Wow! Could a passage from almost 2000 years ago be any more relevant than this? I have been leaning on and leaning into the 37th Psalm ever since I read it on Wednesday. I’m thinking on it, praying on it, and sharing it with everyone I know.

            What happened yesterday in our nation’s capital was both wicked and evil. The people who stormed the halls and threatened the heart of our democracy were misguided, misinformed, and misled. My daughter turns 13 today, and I must now try to explain this horror to her and calm her fragile nerves. She is learning about democracy in school – how it works and what its principles are. But what she and the rest of the world saw yesterday has absolutely nothing to do with democracy or our core values as a nation. Yet somehow the perpetrators see themselves as patriots, and even the President commended them.
            May the vision and truth of the 37th Psalm come to pass this day and as we continue to move through this critical period of transition in these United States of America. Amen.

continued…

          Our Beatles’ sermon series got off to a good start last week, as we examined the theological and biblical implications of Paul McCartney’s classic “Yesterday.” What a dream come true for a hack singer like me to be able to perform that song with a live cellist accompanying me. Thank you, Bryon Ferrar. This Sunday we’ll turn to one of George Harrison’s compositions from the 1968 White album, “While My Guitar Gently Weeps.” If you have some time between now and this Sunday, give it a listen and take a look at the lyrics. George was the most spiritually minded Beatle, and his gentle, thoughtful personality is on full display in this tune.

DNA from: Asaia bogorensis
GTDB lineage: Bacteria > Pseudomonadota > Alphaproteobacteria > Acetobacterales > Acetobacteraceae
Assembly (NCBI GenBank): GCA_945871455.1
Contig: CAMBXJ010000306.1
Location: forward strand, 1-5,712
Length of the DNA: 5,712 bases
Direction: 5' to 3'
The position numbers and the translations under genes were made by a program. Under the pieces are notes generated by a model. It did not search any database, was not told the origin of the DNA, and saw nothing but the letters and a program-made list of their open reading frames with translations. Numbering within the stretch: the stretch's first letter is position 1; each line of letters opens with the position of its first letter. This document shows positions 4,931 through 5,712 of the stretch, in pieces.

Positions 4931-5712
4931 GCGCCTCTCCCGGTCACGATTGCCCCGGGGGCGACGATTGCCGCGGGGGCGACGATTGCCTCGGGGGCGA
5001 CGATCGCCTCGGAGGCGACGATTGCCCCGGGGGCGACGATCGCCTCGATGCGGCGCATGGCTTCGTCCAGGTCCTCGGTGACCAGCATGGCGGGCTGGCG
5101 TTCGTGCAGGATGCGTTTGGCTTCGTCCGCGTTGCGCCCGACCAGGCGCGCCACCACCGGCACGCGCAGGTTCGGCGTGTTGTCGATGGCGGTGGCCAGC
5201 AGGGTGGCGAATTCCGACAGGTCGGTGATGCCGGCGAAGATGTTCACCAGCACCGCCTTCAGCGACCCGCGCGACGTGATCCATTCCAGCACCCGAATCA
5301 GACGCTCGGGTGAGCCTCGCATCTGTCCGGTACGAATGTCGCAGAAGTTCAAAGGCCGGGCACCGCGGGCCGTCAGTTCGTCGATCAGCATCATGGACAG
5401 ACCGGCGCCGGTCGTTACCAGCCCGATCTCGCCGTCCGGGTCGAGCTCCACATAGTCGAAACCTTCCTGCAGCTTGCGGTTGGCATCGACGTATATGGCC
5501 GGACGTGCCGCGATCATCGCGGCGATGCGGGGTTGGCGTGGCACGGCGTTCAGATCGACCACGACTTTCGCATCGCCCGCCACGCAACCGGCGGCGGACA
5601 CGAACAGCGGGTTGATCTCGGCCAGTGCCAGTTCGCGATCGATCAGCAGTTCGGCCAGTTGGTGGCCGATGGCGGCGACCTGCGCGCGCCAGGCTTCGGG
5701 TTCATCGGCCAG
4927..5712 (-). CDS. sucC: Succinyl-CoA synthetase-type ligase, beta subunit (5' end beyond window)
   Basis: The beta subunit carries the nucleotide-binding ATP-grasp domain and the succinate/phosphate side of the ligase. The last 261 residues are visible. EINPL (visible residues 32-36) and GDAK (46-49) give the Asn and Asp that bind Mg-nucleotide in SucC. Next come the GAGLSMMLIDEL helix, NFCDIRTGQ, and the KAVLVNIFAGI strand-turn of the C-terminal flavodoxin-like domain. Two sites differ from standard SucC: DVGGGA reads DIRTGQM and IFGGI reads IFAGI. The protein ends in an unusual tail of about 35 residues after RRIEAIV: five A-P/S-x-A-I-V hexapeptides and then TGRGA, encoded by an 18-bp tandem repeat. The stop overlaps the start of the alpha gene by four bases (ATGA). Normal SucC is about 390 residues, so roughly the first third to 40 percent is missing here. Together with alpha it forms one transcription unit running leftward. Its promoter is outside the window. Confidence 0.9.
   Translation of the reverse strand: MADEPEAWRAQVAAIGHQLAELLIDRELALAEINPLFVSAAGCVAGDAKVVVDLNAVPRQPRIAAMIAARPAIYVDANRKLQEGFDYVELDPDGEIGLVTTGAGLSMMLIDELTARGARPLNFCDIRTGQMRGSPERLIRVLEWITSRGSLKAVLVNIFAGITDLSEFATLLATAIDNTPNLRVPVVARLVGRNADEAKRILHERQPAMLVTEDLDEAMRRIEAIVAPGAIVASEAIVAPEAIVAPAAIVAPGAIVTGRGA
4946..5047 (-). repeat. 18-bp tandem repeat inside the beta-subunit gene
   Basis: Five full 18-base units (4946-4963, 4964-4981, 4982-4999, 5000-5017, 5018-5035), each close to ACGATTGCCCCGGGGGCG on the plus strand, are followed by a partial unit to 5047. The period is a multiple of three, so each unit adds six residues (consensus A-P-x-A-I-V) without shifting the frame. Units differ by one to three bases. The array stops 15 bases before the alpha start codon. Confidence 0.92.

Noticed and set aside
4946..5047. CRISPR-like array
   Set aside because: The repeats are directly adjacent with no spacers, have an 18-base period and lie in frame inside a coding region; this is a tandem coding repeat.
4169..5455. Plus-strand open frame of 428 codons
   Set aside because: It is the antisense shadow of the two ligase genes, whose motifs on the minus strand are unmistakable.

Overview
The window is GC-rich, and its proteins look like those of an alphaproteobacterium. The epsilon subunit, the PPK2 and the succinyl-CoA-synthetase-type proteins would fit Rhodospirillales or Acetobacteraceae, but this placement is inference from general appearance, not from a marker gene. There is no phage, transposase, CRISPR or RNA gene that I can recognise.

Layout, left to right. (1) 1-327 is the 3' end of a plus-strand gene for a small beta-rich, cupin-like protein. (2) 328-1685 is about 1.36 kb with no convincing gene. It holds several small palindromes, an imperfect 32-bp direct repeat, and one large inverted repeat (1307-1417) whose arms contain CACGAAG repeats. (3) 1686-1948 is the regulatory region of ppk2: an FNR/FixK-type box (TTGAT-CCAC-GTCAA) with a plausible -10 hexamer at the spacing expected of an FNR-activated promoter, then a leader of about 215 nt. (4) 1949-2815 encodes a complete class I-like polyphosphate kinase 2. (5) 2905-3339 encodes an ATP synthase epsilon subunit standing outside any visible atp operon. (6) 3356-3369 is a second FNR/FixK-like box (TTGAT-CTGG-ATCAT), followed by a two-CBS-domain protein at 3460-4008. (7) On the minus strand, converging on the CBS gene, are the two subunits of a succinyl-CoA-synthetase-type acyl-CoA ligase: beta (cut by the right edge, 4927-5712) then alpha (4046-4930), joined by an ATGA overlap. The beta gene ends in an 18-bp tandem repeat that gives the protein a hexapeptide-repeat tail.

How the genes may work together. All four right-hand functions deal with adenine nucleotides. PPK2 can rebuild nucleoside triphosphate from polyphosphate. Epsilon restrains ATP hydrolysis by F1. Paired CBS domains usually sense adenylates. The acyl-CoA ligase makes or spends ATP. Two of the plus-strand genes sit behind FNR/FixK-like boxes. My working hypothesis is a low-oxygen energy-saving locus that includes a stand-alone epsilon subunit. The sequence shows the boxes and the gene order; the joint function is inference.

We’ll be blessed once again by a member of the Gerber String program’s faculty, as Trisha Berquist joins us on viola. You’ll be able to read all about Trisha in the online bulletin that Leah will send out later this week.

            I want to take a moment to acknowledge two people who have been doing some very quiet, very unglamorous but important work for our church. Pam Smith and Hugh Hansen have been meeting with me every week since early October to review and draft proposed revisions for our bylaws. This is neither exciting nor fun work, but it surely is important. Our bylaws have not been reviewed since 2011, and so much has changed in not only this church but in the world since then. Updating this important document is vital if we want to be a church that matters in the future. The work that Hugh and Pam have done with me has not been a 3-person enterprise. With every proposed revision, we have taken our written ideas to each and every board, committee, and officer that would be affected by our proposed changes, if, in fact, the revisions are eventually adopted. All of those constituencies are weighing in every step of the way, which makes the work Pam and Hugh are doing that much more painstaking and laborious. I want to publicly express my thanks to them and ask you to express your gratitude to them as well. You’ll be hearing more about their work in the weeks to come.